Have you heard about this new advertising campaign from Sport England? It’s awesome. Basically in the UK, for whatever reason, women / girls do not do as much exercise as men. For example – in 2012 there were ONE MILLION more UK men than women taking part in exercise more than three times a week. There are almost TWO MILLION more UK men than women who exercise at least once a week.
The worst thing is that young girls, teenagers, are nearly half as likely as their male counterparts to do nothing. And studies show that those who exercise / take part in sport regularly as children are more likely to continue as adults.
Obesity costs our country huge amounts and it is on the rise, especially amongst young people. Conversely, eating disorders are also a serious problem affecting more and more young people (boys and girls, but mainly girls – even those as young as six).
This great report found that:
– nearly one quarter of women were put off sport by PE lessons at school (I’d be one of those)
– 2/5 feel self-conscious about their bodies in PE lessons
– A quarter of women agree with the statement “I hate the way I look when I exercise”
– A third of 18-24 year olds and nearly half 25-34 year old women feel more pressure to be thin than to be healthy
That is a really sad state of affairs. Other than the first point (more on that later), the rest don’t actually apply to me. I came to exercise relatively late – around 24 – 25 – inspired by my mum, who had taken up triathlon in her late fifties. I actually quite like the way I look when I exercise – few would agree but I enjoy being red-faced and sweaty, I love seeing the sweat pour off my arms on a spin bike. It shows how hard I’m working (this is also the message of the This Girl Can campaign). I definitely did feel that pressure to be thin rather than healthy, but as soon as I started exercising, that changed. I didn’t want to lose weight, I wanted to build muscle. I don’t workout to be thin, I workout to run faster, to swim faster, to bike faster. To feel more comfortable doing all those things.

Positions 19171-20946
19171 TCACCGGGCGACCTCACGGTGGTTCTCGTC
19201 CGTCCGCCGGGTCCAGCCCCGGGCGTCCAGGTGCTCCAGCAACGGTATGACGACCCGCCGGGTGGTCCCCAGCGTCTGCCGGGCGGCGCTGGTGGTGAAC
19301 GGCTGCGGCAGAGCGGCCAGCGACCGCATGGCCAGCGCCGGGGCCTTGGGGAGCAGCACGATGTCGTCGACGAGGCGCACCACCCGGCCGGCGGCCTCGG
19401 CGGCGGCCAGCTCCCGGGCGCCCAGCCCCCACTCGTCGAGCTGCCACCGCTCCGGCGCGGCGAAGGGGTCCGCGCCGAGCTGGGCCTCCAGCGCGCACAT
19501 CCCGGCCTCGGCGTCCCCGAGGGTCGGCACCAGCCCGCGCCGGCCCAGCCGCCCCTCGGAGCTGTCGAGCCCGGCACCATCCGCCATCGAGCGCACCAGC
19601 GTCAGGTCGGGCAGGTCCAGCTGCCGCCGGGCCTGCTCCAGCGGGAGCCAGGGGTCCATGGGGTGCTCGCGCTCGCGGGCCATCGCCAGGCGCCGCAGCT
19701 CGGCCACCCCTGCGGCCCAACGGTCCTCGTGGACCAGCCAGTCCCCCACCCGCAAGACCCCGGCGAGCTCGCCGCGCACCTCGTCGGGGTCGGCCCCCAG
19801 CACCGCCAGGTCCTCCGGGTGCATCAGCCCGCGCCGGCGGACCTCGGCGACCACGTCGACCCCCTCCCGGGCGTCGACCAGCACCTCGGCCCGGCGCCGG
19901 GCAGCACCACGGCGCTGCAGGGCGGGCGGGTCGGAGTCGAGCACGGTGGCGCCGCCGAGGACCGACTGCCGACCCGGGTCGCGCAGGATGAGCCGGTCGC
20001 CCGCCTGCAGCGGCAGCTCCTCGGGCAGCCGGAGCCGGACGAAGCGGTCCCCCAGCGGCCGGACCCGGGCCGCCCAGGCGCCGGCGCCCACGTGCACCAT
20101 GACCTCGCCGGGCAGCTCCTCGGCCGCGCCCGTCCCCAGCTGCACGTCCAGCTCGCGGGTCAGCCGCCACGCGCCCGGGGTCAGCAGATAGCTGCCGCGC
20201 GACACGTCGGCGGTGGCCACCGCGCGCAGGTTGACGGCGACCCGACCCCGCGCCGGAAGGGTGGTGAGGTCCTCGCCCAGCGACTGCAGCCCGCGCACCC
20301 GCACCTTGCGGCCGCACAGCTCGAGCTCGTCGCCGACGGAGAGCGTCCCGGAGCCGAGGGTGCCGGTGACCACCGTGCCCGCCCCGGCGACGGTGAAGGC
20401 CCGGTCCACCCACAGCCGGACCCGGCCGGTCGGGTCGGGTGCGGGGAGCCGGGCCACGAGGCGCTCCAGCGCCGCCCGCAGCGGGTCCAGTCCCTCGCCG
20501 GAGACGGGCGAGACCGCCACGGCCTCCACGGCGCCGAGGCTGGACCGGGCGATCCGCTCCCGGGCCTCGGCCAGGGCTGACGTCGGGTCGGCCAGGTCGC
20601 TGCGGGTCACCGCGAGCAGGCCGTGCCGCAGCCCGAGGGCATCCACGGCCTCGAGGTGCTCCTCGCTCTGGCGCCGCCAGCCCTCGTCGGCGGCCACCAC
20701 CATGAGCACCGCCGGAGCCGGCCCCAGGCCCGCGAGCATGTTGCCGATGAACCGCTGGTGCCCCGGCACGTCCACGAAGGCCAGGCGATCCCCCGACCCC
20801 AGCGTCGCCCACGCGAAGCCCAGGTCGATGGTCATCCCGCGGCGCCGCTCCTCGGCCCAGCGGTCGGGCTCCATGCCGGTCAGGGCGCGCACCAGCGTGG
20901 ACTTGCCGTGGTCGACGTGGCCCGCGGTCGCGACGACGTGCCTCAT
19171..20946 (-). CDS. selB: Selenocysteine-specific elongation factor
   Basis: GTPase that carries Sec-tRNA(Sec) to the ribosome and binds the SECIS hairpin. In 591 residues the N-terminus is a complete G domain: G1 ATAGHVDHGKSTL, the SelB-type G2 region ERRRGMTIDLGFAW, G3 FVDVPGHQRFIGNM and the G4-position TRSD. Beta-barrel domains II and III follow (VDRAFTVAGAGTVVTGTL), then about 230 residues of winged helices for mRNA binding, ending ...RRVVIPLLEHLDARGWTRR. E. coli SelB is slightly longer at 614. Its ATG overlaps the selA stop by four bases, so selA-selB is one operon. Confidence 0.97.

If everyone felt this way, I think more people would exercise! And that’s where this campaign comes in – to change the way women and girls feel about sport, to show normal-looking role models having fun, to show sport as ENJOYABLE rather than a chore that has to be got through.
PE at school has a lot to answer for. I HATED PE. Not for how I looked (I was one of those annoying skinny-as-a-rake teenagers despite how much I ate) but because I was so malcoordinated. I was horrendous at hockey, netball and rounders. I was slow at running – I’m still slow at running. And that was about all there was. My personal view is that too much emphasis was put on “winning”, on competition. Now I’m not saying that being competitive is a bad thing, it’s not. But I’m never going to win this marathon I’m training for, nor win any triathlon I do. But it doesn’t mean that finishing isn’t an achievement in itself. It doesn’t mean all the training is worth nothing. It doesn’t mean I shouldn’t do it. That’s the message that is getting lost in school sports.
So I really welcome the This Girl Can campaign. For a start it’s nice to see real women, non-airbrushed women, women of all shapes and colours, on TV. And they’re not being used to sell us some “improving” product. (Read this blog for my favourite review of the ad – she talks about feminism with her niece and is funny and passionate and insightful.) Secondly – its an important message. I love my new life filled with fitness and exercise, and anything we can do to inspire more people to get involved is great!
The ad is fantastic:
But I also really like the Behind The Scenes – and in fact I think the message from here is stronger as the women talk about how exercise makes them feel. I love it!
I want more of the Meet the Girls vids – I love the look on Grace’s face as she starts going downhill – all cyclists know this feeling!
Check out the website and meet the girls here.
P.s. Janathon Day 17 – 17 miles run, 15 minutes of yoga, half an hour walking round town, one exhausted Alice.